“Modern tractors tend to isolate the driver from the implement behind them,” noted Mark O’Donnell (pictured above) of Keltec Engineering, Killmallock, Co. Limerick.

“The machine will feel the speed, but the driver may not,” he commented.

This view of modern machinery use is one of the major factors that drives the development of the company’s agricultural products.

Building strength into an implement has become hugely important nowadays, but this goes far beyond tacking on the occasional length of angle iron as reinforcement; implements also need to be lighter.

It is squaring this circle that preoccupies much of the time of Thomas Sheedy, who founded the company. He is still deeply involved in the design process.

Thomas started off producing silage trailers back in 1988. He soon became involved in repairing and adapting front-end loaders.

This led to him designing and patenting a sheer grab that cuts up through the bottom of the bale, leaving the plastic hanging from the top as the silage spills out to the ground.

This basic product, now in many different sizes and guises, is still a major part of their portfolio with a large export demand.

Indeed, over 60% of the company’s total production now goes abroad.

Another machine which has played a huge role in the company’s progression over the years is the self-loading bale transporter.

Such trailers appear to be a neat solution for bringing bales in off the field; it is a wonder that not all are transported this way.

However, there are two problems leading to their slow take up, according to Mark.

The first is price. “We are in competition with simple flat-bed trailers,” he pointed out. The second is that he believes farmers are just not aware of how efficient the self-loading transporters are.

“A 10-bale unit will clear an acre-and-a-quarter in around three minutes; you can’t match that rate with a front-end loader and flat-bed – not by the time you have strapped it all down.”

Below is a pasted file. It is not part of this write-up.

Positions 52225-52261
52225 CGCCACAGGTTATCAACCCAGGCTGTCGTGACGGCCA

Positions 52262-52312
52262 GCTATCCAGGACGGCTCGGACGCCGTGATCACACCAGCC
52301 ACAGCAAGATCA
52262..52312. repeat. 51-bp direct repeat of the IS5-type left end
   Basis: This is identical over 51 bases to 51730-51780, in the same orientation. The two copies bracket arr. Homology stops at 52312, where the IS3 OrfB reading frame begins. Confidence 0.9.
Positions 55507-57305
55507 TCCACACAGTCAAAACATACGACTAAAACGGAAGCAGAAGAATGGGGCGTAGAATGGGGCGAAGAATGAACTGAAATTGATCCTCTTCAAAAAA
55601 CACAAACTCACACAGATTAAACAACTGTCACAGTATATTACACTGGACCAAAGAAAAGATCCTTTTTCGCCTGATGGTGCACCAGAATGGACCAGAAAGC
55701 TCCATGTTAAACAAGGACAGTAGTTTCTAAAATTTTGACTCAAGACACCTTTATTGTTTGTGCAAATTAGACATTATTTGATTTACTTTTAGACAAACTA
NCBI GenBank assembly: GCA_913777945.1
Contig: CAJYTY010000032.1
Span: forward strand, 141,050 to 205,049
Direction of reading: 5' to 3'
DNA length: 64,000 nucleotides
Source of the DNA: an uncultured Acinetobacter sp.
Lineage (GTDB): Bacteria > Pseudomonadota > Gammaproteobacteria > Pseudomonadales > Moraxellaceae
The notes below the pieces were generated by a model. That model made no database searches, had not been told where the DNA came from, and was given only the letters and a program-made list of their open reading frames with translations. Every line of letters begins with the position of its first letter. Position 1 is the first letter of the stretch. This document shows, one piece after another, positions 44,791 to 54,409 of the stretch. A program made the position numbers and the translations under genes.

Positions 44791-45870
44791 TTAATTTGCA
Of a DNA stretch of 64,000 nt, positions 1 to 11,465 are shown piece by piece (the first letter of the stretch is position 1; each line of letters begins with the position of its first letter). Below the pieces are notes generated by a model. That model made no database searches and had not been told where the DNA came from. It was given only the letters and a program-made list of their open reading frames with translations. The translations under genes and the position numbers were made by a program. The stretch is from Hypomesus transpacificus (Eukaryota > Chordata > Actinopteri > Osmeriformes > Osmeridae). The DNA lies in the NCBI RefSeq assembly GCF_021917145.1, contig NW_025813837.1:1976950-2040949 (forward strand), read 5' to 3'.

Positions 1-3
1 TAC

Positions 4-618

Recently the company announced a 12-bale trailer, a model which requires the cages on either side to be split.

This is to allow loading in uneven field conditions. It’s primarily aimed at the Russian market.

The bales are carried long distances, often miles across fields, to collection points with access to roads.

All these latest trailers incorporate safety locks which ensure the cages cannot swing out – unless the drive makes a positive move to do so.

“Accidentally knocking a hydraulic lever will not cause an incident,” Mark insisted.

The valve chest that controls these functions is a Keltec design and was tested in the field for two or three seasons before it went into production (as all the products are).

Safety is also considered, as far as the running gear is concerned. The step-up from 30kph to a 40kph road speed is a huge one; it can place far more stress on a trailer’s structure than at first it may appear.

Load-sensing brakes, which alter the braking effect according to how the bale transporter is loaded, is one feature that has been incorporated to deal with the extra speed.

The carefully thought out axle mounting also increases stability, as well as acting to prevent bogging down in the field.

Besides the new big trailer, Keltec has also announced a mounted twin-mower with both a conditioner and grouper attached. To avoid excessive strain on the rear-end of the tractor, the unit is kept as compact as possible through the use of an auger, rather than a belt, transfer system.

“We are very conscious of the weight and have already taken around 150-200kg out of the side mowers.

“On our mowers, we feed the cut material to the space above the auger, which we feel is a better approach than directing it underneath,” Mark explained. He also insisted that, to condition grass properly, you need a proper conditioner.

Interestingly, a front-mounted Keltec mower is currently undergoing development work in the field.

Keltec products for the future

Keltec is obviously very active in creating products for the future: It’s all about efficiency.

Both Thomas and Mark believe this, and to back up their faith in the company and its products, they have recently moved into the old feed mill at Killmallock.

Converting a disused mill – which was vertically orientated – into a factory which needs to be laid out horizontally, is proving to be both expensive and stressful.

Yet, Keltec is determined to see the project through and can now see some light at the end of the tunnel.